In Chemical Mystery #7, a can of Coca-Cola was observed to sink in one container of water and yet float in another! This trick made use of the fact that the density of water changes with temperature. See the video below. For those that are interested, more information about this experiment can be found below the video.
Unopened cans of Coca-Cola have densities that are very close to the density of water. However, the density of cans of Coca-Cola will vary from one can to another. Although I have not tested this, it is my hypothesis that the variation in densities of unopened cans of Coca-Cola results primarily from variations in the volume of gas contained in the head space of each can. Unopened cans with larger headspace gas volumes will have lower densities than those with smaller headspace volumes (Figure 1). I think a great small research project would involve having students create and conduct tests to determine if this hypothesis – or any other explanation – is consistent with experiment.
Figure 1: Schematic of unopened cans of soda. The can on the left has a larger gas headspace than the can on the right. Thus, one would expect the can on the left to have a lower density than the can on the right.
Because of this variation, and because cans of Coca-Cola are very close to the density of water, some cans of Coke float – while other cans sink – in water. This observation alone makes for a great chemistry demonstration: add two separate cans of Coke to a single container of water (Figure 2). One can floats, while the other one sinks! Now how does that happen?
Figure 2: A Coke can with a slightly lower density floats in water at room temperature (left). However, most cans of Coke sink in water (right).
Now for the solution to Chemical Mystery #7: If we take the above demonstration a bit further, we can place the two cans of Coke into a container of very warm water. In this case, both cans sink (Figure 3). That’s because the density of water varies with temperature, becoming less dense as it is warmed. In the experiment filmed in the video above, one container of water was at 23oC (D = 0.997 g mL-1), and the other container of water was at 37oC (D = 0.993 g mL-1). I have never observed a can of Coca-Cola to float in very warm water, so essentially all cans of Coca-Cola have densities higher than 0.993 g mL-1. However, I have found that roughly 10% of Coca-Cola cans float in water at room temperature. Thus, about 10% of Coca-Cola cans have a density somewhere between 0.993 and 0.997 g mL-1.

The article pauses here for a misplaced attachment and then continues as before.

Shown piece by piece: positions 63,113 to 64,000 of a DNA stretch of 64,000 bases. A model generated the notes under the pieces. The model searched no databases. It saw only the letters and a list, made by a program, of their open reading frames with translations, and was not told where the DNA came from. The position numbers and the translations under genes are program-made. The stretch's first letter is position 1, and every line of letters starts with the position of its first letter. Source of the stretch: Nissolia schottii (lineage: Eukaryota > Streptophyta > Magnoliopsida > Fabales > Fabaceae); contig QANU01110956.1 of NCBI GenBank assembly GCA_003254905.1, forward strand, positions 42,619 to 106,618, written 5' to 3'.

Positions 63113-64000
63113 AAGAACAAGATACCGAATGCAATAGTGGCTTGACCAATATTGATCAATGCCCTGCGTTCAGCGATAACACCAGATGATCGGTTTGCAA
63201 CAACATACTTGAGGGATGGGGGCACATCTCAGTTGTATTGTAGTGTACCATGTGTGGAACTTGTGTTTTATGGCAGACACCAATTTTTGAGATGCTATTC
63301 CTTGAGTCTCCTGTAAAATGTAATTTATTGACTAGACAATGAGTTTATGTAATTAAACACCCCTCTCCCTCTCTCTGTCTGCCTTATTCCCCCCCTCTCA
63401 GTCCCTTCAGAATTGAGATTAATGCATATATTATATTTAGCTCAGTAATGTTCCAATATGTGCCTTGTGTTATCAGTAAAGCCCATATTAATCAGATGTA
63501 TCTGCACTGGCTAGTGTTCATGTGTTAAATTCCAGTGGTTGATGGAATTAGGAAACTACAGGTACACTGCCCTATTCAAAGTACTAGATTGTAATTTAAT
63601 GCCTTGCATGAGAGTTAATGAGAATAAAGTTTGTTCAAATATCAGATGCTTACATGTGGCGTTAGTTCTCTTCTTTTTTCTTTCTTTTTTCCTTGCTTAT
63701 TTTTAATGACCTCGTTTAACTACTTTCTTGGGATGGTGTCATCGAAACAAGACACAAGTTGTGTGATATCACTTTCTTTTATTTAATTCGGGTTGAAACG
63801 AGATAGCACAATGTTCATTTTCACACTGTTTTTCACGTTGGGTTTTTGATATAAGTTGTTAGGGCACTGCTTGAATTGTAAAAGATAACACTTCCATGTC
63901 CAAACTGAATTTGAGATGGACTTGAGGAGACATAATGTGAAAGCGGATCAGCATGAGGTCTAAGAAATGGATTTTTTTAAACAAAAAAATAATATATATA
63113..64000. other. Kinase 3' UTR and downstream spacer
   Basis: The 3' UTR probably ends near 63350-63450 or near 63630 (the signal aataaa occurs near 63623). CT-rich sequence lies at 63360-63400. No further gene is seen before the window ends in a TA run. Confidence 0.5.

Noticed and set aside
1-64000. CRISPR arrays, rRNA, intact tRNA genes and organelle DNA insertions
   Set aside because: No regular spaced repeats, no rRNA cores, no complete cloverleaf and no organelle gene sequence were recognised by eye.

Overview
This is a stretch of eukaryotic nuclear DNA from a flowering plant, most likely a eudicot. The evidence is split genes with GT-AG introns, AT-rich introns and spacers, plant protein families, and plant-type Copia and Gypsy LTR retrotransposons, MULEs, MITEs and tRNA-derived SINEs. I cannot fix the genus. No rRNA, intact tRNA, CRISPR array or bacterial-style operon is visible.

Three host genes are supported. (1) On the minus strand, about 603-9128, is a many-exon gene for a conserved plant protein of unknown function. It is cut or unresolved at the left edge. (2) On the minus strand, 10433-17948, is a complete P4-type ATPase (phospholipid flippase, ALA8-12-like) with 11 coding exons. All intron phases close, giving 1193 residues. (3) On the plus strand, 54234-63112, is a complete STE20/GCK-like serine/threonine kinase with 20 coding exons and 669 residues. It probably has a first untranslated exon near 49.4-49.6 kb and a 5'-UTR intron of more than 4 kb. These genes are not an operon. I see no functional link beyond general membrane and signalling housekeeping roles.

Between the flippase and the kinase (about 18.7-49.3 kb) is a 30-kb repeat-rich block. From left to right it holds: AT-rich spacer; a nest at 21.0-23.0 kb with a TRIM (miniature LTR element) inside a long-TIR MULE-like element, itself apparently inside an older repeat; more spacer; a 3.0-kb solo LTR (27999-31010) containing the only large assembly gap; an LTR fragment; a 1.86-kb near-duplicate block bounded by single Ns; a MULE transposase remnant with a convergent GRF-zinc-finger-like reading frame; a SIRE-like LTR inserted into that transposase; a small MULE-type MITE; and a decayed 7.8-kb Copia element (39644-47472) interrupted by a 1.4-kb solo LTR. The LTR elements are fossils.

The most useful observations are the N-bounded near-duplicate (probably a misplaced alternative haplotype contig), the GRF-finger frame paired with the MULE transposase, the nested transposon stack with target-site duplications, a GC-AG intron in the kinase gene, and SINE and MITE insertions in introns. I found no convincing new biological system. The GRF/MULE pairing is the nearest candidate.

Figure 3: All unopened Coke cans sink in very warm water, which as a density that is lower than water at room temperature.
A word of warning here: if you plan to do this experiment in class, be certain to first find a can of Coke that floats in room temperature water. Occasionally I will buy an entire 12 pack of Coke cans and find that not one in the whole batch floats in room temperature water! It is helpful to use cold water (because of its slightly higher density) to identify the rare, floating Coke cans with lower densities. Also, be sure that no air bubbles become trapped underneath the cans. If this happens, the experiment won't always work as planned.
If you present these lessons to students, consider pointing out that this experiment relates to how Galileo thermometers work. To make such a device, sealed glass bubbles of varying density – but close to the density of water – are enclosed in a column of water. The water in the container changes temperature with the surrounding air. As this occurs, the density of the water in the container also changes. As the temperature gets warmer, more of the glass bubbles sink. As the temperature cools, more of the glass bubbles float. By fine-tuning the glass bubbles with very specific densities, it is possible to tell temperature with a Galileo thermometer to within a single degree Fahrenheit. Wouldn’t it be really cool to make a Galileo thermometer using cans of Coca-Cola? Hmmm….maybe I’ll get some students working on this when they return in the fall…